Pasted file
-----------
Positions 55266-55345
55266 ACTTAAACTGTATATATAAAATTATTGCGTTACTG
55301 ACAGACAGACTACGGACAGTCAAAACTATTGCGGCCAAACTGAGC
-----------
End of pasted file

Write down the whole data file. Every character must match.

Positions 55266-55345
55266 ACTTAAACTGTATATATAAAATTATTGCGTTACTG
55301 ACAGACAGACTACGGACAGTCAAAACTATTGCGGCCAAACTGAGC